Zara refutes rumors of exiting the Chinese market amid recent store closures
Published: Apr 09, 2024 09:13 PM
A Zara store in Beijing Photo: VCG

A Zara store in Beijing Photo: VCG

Spanish fashion powerhouse Zara refuted rumors on Tuesday about its withdrawal from the Chinese market, following speculation sparked by recent store closures in various cities across the country.

Some economic analysts believe that the closures are strategic moves by the company to reduce the number of stores while expanding their sizes, but the legend of fast fashion has been shattered as cost-effectiveness now dominates the mass consumer market.

Recently, the news of Zara's sudden store closures in multiple cities in China has been making rounds on major social media platforms. According to the National Business Daily on Tuesday, it was confirmed by Zara's staff that the brand has shut down stores in Huizhou and Dongguan in South China's Guangdong Province, as well as Baoshan district in Shanghai over the past two months.

In particular, the stores located in Huizhou and Dongguan were the only Zara retail outlets in the region, serving customers for more than a decade. Their closure leaves these two cities devoid of physical Zara storefronts.

Zara operated a peak of 183 stores in the Chinese mainland around 2018, per its financial report. However, its staff revealed that only 87 stores are operating now, which indicates that nearly a hundred stores have been closed in the past six years, the National Business Daily reported.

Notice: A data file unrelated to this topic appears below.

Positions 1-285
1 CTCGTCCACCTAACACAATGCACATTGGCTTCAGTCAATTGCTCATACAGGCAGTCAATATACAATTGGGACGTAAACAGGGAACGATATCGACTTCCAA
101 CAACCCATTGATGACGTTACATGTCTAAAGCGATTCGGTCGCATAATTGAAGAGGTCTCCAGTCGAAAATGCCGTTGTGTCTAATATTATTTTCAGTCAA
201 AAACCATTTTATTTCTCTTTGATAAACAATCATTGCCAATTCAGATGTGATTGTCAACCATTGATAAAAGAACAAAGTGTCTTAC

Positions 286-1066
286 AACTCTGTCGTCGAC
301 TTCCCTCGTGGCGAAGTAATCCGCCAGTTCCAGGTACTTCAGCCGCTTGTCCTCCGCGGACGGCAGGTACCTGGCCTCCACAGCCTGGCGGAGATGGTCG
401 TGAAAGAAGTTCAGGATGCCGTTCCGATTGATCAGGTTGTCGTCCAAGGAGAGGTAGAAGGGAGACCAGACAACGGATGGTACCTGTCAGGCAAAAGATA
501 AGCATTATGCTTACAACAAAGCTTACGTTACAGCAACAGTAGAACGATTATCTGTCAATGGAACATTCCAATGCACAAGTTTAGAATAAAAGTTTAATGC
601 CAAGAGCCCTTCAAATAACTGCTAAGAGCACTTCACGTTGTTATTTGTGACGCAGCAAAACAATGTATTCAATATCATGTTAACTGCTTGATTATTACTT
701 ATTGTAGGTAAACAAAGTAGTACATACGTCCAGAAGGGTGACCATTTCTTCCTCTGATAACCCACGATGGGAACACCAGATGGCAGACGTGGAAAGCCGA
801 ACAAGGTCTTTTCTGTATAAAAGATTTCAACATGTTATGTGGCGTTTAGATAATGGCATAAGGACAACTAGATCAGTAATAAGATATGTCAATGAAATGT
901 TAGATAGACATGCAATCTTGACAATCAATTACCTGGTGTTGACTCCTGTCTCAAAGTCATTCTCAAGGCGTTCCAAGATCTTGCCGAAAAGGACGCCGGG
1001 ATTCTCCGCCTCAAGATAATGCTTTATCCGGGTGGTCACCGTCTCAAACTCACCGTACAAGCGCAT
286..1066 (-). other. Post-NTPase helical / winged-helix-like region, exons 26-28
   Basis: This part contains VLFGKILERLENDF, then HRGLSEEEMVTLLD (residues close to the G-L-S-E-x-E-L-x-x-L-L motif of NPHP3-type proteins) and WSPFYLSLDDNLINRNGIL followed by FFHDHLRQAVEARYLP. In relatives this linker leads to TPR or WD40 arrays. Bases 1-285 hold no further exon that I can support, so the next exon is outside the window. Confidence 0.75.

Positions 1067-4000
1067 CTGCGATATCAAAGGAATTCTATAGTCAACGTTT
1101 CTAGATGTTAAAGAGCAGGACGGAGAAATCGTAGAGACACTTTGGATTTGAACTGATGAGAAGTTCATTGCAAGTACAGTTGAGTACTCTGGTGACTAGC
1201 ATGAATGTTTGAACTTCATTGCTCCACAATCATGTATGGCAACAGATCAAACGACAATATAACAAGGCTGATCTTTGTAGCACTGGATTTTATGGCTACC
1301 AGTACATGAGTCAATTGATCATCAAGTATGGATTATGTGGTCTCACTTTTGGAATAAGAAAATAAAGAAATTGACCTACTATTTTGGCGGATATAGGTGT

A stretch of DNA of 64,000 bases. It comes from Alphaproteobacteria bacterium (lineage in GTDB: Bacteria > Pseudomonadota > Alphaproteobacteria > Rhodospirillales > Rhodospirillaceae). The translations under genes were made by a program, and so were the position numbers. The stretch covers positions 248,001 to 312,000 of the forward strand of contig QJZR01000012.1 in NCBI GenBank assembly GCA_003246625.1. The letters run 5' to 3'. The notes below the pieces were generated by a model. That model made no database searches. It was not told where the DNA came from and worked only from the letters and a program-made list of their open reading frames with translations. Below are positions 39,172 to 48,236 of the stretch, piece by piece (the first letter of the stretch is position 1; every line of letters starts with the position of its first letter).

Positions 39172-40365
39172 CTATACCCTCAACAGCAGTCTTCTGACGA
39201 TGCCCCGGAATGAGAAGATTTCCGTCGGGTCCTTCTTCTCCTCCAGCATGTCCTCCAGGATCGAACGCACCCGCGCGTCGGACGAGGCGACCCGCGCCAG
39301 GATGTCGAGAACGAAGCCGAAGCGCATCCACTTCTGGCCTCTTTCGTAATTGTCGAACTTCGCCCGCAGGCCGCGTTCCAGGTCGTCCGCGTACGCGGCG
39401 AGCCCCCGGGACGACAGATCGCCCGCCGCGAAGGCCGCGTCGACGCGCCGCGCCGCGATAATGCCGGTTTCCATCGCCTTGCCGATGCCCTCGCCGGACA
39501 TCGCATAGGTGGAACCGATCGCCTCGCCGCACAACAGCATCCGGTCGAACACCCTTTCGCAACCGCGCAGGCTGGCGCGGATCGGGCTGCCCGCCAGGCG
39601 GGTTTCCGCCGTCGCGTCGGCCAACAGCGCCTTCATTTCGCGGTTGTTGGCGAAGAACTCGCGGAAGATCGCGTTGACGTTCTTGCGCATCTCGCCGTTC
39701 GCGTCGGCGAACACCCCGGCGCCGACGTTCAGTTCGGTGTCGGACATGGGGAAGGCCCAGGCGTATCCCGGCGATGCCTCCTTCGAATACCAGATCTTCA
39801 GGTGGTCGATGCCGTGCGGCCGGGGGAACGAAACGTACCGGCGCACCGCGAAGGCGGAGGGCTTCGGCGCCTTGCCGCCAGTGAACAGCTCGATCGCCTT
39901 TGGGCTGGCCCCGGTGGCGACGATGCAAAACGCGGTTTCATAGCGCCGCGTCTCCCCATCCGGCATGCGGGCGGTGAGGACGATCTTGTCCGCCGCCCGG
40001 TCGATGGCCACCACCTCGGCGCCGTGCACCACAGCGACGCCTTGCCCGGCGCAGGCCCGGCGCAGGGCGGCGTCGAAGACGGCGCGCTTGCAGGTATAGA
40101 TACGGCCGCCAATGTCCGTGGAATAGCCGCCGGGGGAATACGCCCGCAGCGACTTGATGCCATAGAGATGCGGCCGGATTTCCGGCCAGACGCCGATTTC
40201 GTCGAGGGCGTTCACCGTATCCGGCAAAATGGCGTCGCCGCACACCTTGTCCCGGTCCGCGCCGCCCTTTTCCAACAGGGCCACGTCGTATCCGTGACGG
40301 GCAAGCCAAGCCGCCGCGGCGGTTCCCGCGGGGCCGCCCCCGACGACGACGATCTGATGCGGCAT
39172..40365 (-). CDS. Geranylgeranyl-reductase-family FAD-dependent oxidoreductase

The closures prompted online discussions with some fans of the brand worrying it is planning to withdraw from the Chinese market.

Zara denied on Tuesday that it plans to withdraw, stating that the brand is constantly optimizing and upgrading its stores by opening larger ones and equipping them with efficient digital technology, according to a report by the Beijing News.

The fashion giant added that it will continue to open new flagship stores in some cities, and that the Chinese market is an important strategic market for Zara and its parent company Inditex group.

According to the 2023 financial report of Inditex group, as of January 31, 2024, Zara has 1,811 stores worldwide and China has the highest number of 118 stores outside of Spain (261).

In 2023, the total area of Zara's offline stores increased by 4.5 percent, and store sales increased by 7.9 percent.

Putting efforts on online sales is also the main reason for Zara's increase in sales despite closing stores, as many purchases are made on online platforms such as Douyin livestreaming.

When some fans of the brand expressed regret and disappointment over its store closures, and hurried to purchase items in a last-minute frenzy, many netizens chimed in with criticism about the poor quality and low cost-effectiveness of the brand.

Industry observers noted that fast fashion brands used to attract a wide range of consumers with relatively low prices and rapid updates of trendy outfits. However, as consumers are now prioritizing value and quality over simply keeping up with the latest trends, the legend of fast fashion is shattered.

"Fast fashion brands like Zara still have significant demand in the global market, but the situation is different in China, where local consumers' reliance on social aesthetics and consumption habits have undergone significant changes," said Pang Rui, a well-known brand expert, according to the National Business Daily.

The outfits of Chinese people, particularly the young generation, are diversifying. And a notable trend is that people wearing fast fashion, more leisure styles such as Uniqlo, and traditional hanfu are mixed in crowds on streets.

Global Times